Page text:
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Volt-Amps are called the "apparent power" and are the product of the voltage applied to the equipment times the current drawn by the equipment. The VA rating is used for sizing wiring and circuit breakers. The VA and Watt ratings for some types of electrical loads, like incandescent light bulbs, are identical. However, for computer equipment the Watt and VA ratings can differ significantly, with the VA rating always being equal to or larger than the Watt rating. The ratio of the Watt to VA rating is called the "Power Factor" (PF) and is expressed either as a number (i.e. 0.7) or a percentage (i.e. 70%). Unfortunately, PF value is practically never stated in appliance's spec sheet. Old computers used to have PF = 0.6-0.65. Normally, single-phase generators for homes are usually rated for loads with PF = 1, so their wattage and VA ratings are the same. Since typical appliances have PF=0.6-0.8, their VA power consumption is 25-60% greater than their wattage.[1]

Power Factor

PF value measures how effectively electricity is being utilized. We know from physics that when an object is moved by a force, mechanical work is done only by the component of the force in the direction of the motion. At a given force, maximum work is done when the force and the motion are in the same direction. If the force is perpendicular to the direction of motion, no energy is transferred by this force. Similarly, in electrical circuits, the real (working) power is transferred by the components of voltage and current which have the same frequency. At given voltage and current values, the maximum wattage transfers when they are in phase. If sinusoidal voltage and current have 90o phase shift, the wattage is zero. In some regions utilities already installed digital power meters ("smart meters") at the residential level, which compute W, VAR, and PF. They may surcharge you for VAR. However, so far most US residential meters are still rotating-disc devices that measure only real watts, so PF of your appliances does not affect your cost of electricity. In these applications using power factor correcting (PFC) devices will not reduce your electric bills. Nevertheless, PF of the appliances should be taken into account when sizing a backup energy system, such as a home generator or an UPS (see: selecting an uninterruptible (UPS) power supply). Also, lower PF will cause larger current in utility lines and additional voltage drop in the wiring. In an extreme case, reduced voltage in the electrical system can cause overheating and premature failure of motors and other inductive equipment. Unlike residential customers, for commercial and industrial electrical customers, an electric utility company may assess a penalty for low power factor and collect additional charge when PF drops below 0.95.[2]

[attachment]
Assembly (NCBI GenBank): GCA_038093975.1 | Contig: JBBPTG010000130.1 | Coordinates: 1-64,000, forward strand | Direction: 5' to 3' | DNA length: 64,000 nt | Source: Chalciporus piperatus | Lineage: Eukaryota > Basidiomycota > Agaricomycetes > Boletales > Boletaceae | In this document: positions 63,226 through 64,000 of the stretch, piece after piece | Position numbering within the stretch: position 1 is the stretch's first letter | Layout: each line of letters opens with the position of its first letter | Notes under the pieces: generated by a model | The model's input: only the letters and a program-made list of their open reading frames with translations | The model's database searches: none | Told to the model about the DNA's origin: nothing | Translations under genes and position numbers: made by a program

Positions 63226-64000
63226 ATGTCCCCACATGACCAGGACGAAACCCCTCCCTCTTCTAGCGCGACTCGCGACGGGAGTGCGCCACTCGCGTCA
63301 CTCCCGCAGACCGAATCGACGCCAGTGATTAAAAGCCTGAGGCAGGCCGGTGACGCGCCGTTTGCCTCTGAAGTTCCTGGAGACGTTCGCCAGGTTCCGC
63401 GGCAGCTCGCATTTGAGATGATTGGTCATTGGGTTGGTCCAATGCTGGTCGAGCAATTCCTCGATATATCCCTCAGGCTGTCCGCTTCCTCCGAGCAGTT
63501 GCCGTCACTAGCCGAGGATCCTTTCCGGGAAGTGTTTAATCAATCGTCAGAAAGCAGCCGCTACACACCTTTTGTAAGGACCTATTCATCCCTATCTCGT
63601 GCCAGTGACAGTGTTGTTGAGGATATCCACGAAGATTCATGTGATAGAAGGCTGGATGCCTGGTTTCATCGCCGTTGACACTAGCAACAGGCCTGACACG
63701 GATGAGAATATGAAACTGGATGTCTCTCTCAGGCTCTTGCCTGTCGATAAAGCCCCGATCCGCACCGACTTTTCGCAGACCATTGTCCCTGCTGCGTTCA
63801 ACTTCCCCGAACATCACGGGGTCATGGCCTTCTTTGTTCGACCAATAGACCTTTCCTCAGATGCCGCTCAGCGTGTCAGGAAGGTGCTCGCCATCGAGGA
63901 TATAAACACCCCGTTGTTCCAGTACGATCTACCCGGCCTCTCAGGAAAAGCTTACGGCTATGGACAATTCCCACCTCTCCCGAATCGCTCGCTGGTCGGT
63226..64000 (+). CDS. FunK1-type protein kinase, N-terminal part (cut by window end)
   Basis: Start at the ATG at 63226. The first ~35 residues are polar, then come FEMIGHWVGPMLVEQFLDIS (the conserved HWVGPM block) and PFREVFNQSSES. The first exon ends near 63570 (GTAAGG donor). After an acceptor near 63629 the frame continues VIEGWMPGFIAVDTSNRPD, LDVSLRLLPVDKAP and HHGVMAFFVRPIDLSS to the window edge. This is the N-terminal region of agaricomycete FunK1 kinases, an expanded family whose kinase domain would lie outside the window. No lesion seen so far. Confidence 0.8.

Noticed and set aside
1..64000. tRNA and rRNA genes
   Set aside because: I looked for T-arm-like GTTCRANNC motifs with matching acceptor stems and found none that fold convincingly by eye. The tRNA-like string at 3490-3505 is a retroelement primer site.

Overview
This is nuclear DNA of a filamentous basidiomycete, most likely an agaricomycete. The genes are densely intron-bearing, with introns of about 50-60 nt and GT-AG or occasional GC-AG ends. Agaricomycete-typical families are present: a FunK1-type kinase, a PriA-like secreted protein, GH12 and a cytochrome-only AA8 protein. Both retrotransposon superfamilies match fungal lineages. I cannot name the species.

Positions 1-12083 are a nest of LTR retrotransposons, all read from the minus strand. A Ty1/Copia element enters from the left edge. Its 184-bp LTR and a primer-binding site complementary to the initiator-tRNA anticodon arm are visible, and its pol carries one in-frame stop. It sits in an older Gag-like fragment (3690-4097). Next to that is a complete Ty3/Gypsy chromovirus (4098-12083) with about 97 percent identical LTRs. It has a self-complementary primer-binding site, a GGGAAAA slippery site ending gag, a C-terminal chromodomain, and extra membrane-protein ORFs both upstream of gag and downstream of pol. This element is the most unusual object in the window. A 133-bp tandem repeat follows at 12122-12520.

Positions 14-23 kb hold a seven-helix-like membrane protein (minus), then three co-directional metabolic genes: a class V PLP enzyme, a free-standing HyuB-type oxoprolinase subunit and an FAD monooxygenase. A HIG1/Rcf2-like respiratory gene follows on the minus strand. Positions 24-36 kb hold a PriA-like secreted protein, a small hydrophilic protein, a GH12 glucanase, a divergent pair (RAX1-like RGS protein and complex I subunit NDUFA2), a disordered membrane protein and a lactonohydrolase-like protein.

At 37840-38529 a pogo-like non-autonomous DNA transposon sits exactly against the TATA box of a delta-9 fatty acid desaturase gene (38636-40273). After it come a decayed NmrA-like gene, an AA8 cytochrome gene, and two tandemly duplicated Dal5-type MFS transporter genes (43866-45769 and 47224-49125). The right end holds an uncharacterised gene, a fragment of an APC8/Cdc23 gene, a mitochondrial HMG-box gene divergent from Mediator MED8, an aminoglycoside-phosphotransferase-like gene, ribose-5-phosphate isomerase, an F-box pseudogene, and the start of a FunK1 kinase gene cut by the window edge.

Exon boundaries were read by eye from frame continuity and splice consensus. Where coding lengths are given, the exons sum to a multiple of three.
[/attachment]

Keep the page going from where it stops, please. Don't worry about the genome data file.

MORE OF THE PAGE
Wat to Amp Conversions

Once watts have been calculated using the formula:

W = VA * PF (<1)

Next, we use the formula P = IE to solve current. The folmula is:

I = P / E

For example, lets imagine w have a low leakage transformer that is 120VAC and has a VA power rating of 1500 volt-amps.

Step 1: convert to watts. Lets use the numbers in our example to solve this.

1500 = (1500 * 1)

Step 2: convert watts to amps. Again using the same numbers as before.

12.5A = (1500 / 120)

Lastly, our conversion answer is 12.5 Amps

Reference

  1. Power Solutions. accessdate = 2011. [1]
  2. Rozenblat,Lazar. AC POWER and ENERGY BASICS: WATT, KILOWATT, VA, and POWER FACTOR. 2010. [2]

Links

See also

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